Will consumers push for human-grade animal feeds?

Find out if the demand for human-grade ingredients in pet food production will shift to animal feeds in the future.

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Human-grade ingredients are popular with consumers and pet lovers, but would pose challenges for feed mills

Should dogs eat what humans do? A growing segment of consumers say yes, they should. Could this pet food trend trickle down to impact animal feed production? And, with it, what opportunities and challenges would it create within the animal feed sector?

Consumer demand for human-grade ingredients, especially in dog and cat food, appears to be the latest frontier in the ongoing humanization of animal companions, according to Sean Delaney, a veterinary nutritionist and founder of Balance IT online formulation software for veterinarians. But there is also anxiety among consumers that traditional pet food products may not be safe for their animals.

Online, consumer-facing blogs and posts by influencers are rife with claims that conventional pet food products contain meat from diseased animals, dead zoo animals and even euthanized pets. Some consumers have also expressed skepticism of pet foods containing animal byproducts, dismissing them as “junk” and “cheap, poor-quality ingredients.”

After several years of manufacturers offering a variety of products under the term “human grade,” The Association of American Feed Control Officials (AAFCO) established a formal requirement to use the label in 2016. To meet this definition, every ingredient included in a product, as well as the resulting product itself, must be stored, processed and transported according to the same federal laws and regulations that govern human food.

What’s good for pet food is not good for feed

This definition has brought clarity for consumers, pet food producers, and even researchers looking to validate claims about the supposed superiority of human-grade animal food. And while Tufts University notes that the human-grade designation doesn’t guarantee that a product is nutritionally superior or even adequate, there is some emerging evidence that these human-grade products may indeed offer health benefits for the animals that consume them.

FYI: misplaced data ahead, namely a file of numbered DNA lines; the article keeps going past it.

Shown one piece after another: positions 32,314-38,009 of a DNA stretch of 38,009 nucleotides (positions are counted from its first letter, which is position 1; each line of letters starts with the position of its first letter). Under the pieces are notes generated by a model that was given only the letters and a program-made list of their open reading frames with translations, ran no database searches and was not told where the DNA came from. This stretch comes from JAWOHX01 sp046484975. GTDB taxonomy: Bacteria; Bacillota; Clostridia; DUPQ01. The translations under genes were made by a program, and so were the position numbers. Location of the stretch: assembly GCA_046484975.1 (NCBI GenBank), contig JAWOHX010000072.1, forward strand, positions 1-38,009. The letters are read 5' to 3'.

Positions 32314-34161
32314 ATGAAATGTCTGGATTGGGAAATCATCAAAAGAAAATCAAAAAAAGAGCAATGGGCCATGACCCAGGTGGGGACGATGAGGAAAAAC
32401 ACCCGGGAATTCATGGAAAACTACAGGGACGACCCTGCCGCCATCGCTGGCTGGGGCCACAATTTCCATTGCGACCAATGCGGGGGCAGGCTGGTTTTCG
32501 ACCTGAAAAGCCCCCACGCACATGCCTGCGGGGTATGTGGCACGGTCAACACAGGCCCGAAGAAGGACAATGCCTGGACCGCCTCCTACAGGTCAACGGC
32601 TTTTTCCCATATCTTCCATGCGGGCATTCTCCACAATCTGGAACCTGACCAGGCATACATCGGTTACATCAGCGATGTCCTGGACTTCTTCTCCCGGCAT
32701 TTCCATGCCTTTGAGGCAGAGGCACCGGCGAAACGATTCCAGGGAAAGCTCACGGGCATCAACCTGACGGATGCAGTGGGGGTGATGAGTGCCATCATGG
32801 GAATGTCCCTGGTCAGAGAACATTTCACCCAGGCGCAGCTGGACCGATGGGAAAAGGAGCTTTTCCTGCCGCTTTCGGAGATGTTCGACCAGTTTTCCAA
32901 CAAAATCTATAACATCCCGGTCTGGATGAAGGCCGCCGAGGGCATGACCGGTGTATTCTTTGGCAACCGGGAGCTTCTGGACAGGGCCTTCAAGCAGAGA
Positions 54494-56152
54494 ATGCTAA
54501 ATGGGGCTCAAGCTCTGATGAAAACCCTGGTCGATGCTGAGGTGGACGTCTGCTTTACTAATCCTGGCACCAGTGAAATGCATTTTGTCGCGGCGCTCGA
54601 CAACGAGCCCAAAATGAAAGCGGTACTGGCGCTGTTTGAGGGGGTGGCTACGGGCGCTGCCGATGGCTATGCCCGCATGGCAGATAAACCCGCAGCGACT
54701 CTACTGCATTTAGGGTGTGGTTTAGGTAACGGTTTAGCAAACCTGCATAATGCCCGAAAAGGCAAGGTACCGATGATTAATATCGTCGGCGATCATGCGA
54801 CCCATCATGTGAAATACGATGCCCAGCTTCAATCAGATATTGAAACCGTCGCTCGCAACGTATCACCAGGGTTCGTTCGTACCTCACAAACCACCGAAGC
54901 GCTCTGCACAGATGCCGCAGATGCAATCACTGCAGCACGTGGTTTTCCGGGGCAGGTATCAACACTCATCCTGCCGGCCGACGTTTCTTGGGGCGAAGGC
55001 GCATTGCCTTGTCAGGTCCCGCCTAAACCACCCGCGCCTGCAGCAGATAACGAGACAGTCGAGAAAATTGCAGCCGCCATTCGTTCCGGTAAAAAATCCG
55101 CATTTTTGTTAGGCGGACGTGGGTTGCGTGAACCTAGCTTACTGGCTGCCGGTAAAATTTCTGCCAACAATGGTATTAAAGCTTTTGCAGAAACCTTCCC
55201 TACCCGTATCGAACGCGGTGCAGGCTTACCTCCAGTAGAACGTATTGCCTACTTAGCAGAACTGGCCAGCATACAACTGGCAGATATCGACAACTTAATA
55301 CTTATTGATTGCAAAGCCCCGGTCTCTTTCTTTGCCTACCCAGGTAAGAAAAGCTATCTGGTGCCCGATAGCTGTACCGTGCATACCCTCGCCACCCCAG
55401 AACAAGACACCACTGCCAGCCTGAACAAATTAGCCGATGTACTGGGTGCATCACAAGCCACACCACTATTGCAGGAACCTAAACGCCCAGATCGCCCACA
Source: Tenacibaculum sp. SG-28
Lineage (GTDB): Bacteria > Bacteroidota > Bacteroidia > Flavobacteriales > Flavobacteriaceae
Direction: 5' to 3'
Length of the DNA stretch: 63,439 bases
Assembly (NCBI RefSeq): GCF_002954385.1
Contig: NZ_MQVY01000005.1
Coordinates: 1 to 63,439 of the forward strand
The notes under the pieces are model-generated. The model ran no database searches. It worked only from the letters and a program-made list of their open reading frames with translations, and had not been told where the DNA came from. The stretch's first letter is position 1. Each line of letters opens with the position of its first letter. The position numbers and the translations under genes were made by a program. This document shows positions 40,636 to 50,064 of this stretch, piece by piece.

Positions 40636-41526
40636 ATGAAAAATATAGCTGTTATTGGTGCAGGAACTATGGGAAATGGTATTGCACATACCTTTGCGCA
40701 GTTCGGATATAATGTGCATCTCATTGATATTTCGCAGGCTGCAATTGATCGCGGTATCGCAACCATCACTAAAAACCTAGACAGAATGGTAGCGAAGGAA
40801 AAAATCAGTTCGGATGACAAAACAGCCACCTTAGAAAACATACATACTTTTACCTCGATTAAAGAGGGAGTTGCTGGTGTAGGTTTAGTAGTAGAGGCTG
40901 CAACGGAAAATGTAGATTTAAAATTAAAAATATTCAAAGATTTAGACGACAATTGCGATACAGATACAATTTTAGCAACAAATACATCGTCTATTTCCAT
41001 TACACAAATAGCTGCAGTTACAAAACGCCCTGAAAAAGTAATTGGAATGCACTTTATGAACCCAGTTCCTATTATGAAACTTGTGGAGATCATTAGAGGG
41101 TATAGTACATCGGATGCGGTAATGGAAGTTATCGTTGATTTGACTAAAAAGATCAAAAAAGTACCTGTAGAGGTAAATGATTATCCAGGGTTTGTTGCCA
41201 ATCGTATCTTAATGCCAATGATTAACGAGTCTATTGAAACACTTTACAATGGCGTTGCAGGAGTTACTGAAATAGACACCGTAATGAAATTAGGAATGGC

“The human-grade designation doesn’t guarantee that a product is nutritionally superior or even adequate, there is some emerging evidence that these human-grade products may indeed offer health benefits for the animals that consume them.”

Research has shown that human-grade pet foods are more easily digested and produce a lower stool volume in dogs, according to Kelly Swanson, a professor of animal and nutritional sciences at the University of Illinois Urbana-Champaign. Of course, these benefits vary depending on the overall content of the pet’s diet, and there are potential drawbacks — especially the increased cost, and potential competition with resources needed to feed humans.

The tradeoffs can make sense for pet food manufacturers.

“There are consumers in all market levels of pet food, with the human-grade category growing rapidly,” Swanson said. “Given the sales data, this is clearly a segment of interest to pet parents. It still makes up a small percentage of the market, but is one that is worthwhile for those that can adhere to the human-grade rules and regulations.”

Are feed producers free of this pressure?

Given the expense involved, it’s unlikely the inclusion of human-grade ingredients will pay off in animal feeds not intended for pets, Swanson said.

Unless 100% of the ingredients in a diet were human-grade, the feed would not be allowed to use the label, eliminating the potential marketing benefit, Delaney said. And “unless there was a specification that could not be met with a feed-grade ingredient, it’s unlikely that there would be a benefit to use a food-grade ingredient instead of an available feed-grade ingredient,” he said.

This could present challenges for mills that manufacture multiple product lines. If human-grade products are allowed to mingle with ingredients that do not meet these standards, they may be considered contaminated and, thus, no longer meet the human-grade criteria. In many cases, this may require entirely separate facilities.

“Manufacturers would need to invest in a facility dedicated to human-grade food and follow all rules and regulations that apply,” Swanson said. “To avoid mixing of ingredients that are and are not human grade, human-grade foods cannot be manufactured in typical pet food facilities.”

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